How to raise optimistic kids in pessimistic times

By Michele Borba, Ed.D.

Today’s children are living in fear-based times—terrorism, lockdown drills, climate change, TSA screenings, and pandemics are the new normal. We try to shield them, but these kids are digital natives with instant access to viewing disturbing news, and it can take a toll. One out of three children aged six to eleven fears that Earth won’t exist when they grow up. Girls worry more. 

I talked with a group of middle school students at an elite Dallas school to hear their views about the world and scary news. A seventh-grade boy began: “It’s not one thing, but a lot of bad stuff that keeps happening, and it makes us think that the world is mean and scary.” 

An eighth grader chimed in: “There’s bunches of worries: climate change, viruses, bullying, domestic violence, racism, and shootings.” 

 “We’re more negative because bad news is so accessible,” another boy explained. “Parents try to hide scary stuff, but it comes straight to our cell phones.” 

The kids continued sharing dismal stories, and then one quiet boy spoke up. “My friends and I were just saying that parents are too scared to let their kids play outside. It’s sad. We kind of lost our childhoods.” They all agreed. Pessimism about their world was the common theme. 

I left them realizing that kids desperately need optimism. Educators agree, and I’ve made a practice over the past several years of searching out those teachers who are doing a great job of instilling optimism in their students. That’s how I found myself in Mrs. Sandler’s second-grade classroom on Long Island, New York, one snowy February day a few months later.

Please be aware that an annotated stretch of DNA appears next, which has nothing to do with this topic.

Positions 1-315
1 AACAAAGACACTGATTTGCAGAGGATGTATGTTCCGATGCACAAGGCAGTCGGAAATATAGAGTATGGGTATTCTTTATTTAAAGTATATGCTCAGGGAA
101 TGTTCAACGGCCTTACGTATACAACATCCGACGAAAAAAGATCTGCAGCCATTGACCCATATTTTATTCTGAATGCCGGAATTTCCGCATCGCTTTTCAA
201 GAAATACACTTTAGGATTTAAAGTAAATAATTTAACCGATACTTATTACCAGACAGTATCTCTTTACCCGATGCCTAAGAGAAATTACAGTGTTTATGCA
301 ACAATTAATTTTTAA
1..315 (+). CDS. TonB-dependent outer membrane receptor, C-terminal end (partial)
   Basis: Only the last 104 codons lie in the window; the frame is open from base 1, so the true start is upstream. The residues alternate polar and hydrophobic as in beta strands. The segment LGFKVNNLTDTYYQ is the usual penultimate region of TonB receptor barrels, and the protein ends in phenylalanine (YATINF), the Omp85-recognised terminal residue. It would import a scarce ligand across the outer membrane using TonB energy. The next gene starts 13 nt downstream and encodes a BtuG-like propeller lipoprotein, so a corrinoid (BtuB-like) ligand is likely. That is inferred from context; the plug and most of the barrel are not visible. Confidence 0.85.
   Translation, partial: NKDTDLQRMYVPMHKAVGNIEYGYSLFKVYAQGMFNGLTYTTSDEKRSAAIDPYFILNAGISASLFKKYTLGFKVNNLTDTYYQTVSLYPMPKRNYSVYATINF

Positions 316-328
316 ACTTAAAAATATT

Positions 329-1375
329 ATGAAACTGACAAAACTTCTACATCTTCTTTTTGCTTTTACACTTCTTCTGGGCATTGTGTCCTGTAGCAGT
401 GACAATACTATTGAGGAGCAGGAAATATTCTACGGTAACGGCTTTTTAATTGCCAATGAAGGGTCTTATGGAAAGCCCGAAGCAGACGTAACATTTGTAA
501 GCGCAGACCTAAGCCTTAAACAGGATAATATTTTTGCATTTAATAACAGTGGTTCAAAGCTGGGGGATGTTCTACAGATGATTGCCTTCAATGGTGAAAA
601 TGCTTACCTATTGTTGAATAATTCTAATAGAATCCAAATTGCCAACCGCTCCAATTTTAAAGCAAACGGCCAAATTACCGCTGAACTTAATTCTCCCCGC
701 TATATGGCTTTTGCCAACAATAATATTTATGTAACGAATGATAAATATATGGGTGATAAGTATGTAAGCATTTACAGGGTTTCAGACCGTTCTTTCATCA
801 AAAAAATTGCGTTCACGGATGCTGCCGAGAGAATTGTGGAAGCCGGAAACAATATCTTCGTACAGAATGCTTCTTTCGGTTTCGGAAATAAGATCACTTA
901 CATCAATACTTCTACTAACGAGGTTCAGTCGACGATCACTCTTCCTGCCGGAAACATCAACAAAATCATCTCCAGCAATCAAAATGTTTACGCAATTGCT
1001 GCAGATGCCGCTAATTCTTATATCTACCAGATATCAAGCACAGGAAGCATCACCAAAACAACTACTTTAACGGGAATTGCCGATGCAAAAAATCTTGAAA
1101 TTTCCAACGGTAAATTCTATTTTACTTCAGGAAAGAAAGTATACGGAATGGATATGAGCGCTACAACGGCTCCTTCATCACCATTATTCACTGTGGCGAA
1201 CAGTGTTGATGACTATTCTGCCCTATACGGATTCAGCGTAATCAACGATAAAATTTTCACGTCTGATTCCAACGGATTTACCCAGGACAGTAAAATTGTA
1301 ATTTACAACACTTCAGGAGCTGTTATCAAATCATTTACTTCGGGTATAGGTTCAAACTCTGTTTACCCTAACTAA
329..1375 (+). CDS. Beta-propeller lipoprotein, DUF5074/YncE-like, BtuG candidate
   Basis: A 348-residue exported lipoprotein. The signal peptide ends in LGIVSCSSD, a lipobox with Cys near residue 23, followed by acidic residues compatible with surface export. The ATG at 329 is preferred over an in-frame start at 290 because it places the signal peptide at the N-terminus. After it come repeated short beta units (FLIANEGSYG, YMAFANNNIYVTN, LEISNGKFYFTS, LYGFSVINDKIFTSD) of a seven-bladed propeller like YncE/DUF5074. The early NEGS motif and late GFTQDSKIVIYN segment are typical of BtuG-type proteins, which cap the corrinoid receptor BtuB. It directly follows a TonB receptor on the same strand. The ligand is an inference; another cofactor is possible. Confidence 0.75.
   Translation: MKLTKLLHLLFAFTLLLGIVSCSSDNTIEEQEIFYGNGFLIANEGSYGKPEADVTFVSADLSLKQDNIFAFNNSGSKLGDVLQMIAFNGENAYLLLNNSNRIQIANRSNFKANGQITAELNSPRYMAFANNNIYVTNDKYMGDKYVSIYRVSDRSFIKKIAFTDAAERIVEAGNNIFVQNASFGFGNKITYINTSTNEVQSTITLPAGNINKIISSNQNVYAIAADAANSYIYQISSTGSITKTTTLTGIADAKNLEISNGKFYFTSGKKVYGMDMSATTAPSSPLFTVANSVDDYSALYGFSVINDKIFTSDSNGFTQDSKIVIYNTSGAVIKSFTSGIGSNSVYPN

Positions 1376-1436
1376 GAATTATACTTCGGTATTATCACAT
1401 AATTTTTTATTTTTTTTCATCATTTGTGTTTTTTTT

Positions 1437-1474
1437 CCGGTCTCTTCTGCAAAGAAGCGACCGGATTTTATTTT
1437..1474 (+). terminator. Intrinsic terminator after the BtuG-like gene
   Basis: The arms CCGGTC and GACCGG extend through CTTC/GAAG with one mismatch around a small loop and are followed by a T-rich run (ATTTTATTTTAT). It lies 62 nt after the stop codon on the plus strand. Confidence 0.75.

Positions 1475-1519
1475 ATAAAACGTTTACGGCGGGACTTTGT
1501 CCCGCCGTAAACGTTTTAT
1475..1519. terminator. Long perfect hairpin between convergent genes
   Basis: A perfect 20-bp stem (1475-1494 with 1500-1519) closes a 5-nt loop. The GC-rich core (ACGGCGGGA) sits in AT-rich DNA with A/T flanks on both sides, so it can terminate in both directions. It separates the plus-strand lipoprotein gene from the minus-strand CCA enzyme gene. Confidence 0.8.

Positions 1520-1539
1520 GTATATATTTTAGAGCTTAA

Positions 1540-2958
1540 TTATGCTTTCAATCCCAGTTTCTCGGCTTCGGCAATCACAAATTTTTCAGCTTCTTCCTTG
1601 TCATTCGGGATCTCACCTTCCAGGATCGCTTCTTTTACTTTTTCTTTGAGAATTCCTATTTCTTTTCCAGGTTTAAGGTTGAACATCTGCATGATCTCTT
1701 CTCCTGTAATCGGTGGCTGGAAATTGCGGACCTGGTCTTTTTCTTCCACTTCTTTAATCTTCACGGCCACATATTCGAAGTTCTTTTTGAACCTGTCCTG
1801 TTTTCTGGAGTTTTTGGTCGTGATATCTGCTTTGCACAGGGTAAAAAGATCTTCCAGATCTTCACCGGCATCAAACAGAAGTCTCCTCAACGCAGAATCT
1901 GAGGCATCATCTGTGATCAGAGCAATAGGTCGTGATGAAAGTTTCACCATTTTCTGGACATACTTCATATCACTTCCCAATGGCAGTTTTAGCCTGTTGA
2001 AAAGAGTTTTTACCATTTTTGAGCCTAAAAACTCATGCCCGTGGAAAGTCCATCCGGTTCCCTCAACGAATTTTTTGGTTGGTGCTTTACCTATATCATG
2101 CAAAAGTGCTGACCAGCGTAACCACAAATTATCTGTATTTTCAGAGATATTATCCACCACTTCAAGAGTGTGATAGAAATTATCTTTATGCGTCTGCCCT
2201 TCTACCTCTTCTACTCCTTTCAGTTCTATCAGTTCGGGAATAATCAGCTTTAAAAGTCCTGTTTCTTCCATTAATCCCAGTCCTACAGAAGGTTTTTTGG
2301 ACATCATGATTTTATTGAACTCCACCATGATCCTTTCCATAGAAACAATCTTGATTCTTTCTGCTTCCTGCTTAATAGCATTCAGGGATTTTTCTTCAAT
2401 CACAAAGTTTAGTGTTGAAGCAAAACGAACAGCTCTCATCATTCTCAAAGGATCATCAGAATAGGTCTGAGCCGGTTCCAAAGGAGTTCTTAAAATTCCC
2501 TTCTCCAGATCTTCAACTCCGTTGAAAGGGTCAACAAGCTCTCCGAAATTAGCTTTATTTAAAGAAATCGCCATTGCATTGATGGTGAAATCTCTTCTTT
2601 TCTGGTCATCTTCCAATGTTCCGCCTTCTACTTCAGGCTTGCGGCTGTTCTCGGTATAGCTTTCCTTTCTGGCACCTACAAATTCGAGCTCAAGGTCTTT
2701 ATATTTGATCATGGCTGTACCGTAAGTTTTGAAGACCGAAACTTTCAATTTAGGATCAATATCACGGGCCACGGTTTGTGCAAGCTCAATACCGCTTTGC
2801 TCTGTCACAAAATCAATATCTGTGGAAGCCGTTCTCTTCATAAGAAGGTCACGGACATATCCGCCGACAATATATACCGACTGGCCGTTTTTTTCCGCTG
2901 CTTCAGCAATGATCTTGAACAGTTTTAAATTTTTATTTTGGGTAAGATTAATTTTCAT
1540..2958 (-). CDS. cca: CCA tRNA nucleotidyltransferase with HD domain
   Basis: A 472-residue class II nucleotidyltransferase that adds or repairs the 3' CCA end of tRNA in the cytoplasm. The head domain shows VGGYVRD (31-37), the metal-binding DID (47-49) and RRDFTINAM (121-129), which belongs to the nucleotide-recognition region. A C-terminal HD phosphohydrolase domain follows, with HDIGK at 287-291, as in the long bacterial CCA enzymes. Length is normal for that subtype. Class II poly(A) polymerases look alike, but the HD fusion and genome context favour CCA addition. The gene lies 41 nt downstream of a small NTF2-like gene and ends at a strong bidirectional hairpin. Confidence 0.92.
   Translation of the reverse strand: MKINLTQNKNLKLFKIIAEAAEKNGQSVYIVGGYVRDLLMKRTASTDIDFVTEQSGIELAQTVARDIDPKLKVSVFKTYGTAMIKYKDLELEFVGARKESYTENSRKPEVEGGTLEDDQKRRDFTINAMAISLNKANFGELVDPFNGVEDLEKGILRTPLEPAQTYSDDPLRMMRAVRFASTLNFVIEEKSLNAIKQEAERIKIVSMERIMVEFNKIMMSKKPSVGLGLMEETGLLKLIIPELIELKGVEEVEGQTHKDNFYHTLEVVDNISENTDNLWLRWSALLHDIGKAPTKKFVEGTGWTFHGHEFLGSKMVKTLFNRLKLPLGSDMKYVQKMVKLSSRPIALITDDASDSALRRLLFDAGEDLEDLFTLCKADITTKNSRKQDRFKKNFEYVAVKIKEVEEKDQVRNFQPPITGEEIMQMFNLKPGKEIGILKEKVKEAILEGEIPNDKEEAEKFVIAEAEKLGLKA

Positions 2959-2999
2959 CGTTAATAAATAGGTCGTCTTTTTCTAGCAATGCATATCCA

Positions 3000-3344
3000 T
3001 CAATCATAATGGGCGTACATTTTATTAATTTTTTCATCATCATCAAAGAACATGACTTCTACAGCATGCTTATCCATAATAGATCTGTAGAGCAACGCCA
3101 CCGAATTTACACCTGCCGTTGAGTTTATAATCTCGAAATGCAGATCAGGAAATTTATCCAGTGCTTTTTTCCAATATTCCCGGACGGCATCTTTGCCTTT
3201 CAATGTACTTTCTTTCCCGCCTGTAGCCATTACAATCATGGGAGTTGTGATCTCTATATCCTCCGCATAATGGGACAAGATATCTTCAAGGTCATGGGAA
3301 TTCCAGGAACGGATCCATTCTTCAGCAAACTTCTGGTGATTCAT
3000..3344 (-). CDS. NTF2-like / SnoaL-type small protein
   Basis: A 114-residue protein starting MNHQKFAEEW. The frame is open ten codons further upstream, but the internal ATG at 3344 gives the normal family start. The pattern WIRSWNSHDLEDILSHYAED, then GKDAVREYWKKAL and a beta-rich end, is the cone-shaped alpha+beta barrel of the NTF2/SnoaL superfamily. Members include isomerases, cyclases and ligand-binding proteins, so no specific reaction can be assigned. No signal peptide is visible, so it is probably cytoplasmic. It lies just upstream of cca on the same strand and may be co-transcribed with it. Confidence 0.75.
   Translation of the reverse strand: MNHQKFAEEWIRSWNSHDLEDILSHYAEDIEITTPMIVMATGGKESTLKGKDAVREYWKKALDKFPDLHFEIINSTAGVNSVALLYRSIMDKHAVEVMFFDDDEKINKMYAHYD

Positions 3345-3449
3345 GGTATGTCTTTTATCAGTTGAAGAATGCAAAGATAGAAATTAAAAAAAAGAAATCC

She found herself worried, just as I was, about her students’ unfounded concerns about everyday issues and their propensity to often go to the most extreme, most negative outcomes. “Their pessimistic thinking really derails their performance,” she said. She’d recently done some research into the issue, and when she invited me to watch her lesson, I eagerly took her up on the invitation. 

The concept Sandler was focusing on with the children that day was the idea that worries can grow, but “we can also shrink them.” Then she asked, “Who has a big worry they want to share?” A girl with long pigtails immediately raised her hand. “I’m afraid of sleepovers.” 

The teacher put a cardboard box on the table, about the size of a large computer screen. “Okay, let’s all help Chloe. Pretend this box is your biggest worry about the sleepover, and we’ll help you shrink it. All you have to do is tell us why you’re worried.” 

Chloe said, “I’m scared of the dark and worried I won’t know where their light is.” Sandler asked students to give their peer ways to shrink her worry, and they did. 

“Ask your friend to show you.” 

“Bring a flashlight.” 

“Sleep with your sleeping bag by the light switch.” 

“Great ideas!” Mrs. Sandler said. “Which one works, Chloe?” The girl agreed to bring a flashlight, drew her “worry shrinker,” and put the card inside the box. “Your worry isn’t as big now,” the teacher said. “Let’s keep shrinking your worries.” Mrs. Sandler put a second, slightly smaller box on the table—about the size of a laptop. 

And Chloe shared another worry: “I might not like the mom’s food.” Again, the kids had solutions. 

“Bring a granola bar with you!” 

“I packed a peanut butter sandwich to my last sleepover.” 

“Just eat before you go!” 

Chloe decided to put a granola bar in her bag, drew the worry shrinker, and put it in the second box. 

Mrs. Sandler pulled up an even smaller, third box, and for a third time students helped their friend reduce her sleepover apprehensions. When the fourth and final box nested inside the others, Chloe was noticeably relieved. “I’m going to the sleepover,” she pledged, and we all applauded. But I was also clapping for a teacher who helped all her students reduce their pessimism—just by putting their worries into smaller and smaller “mental” boxes until manageable. Science supports her lesson: one of the best proven ways to reduce worries and build hope is by giving children a sense of control— something our pandemic generation will need to thrive.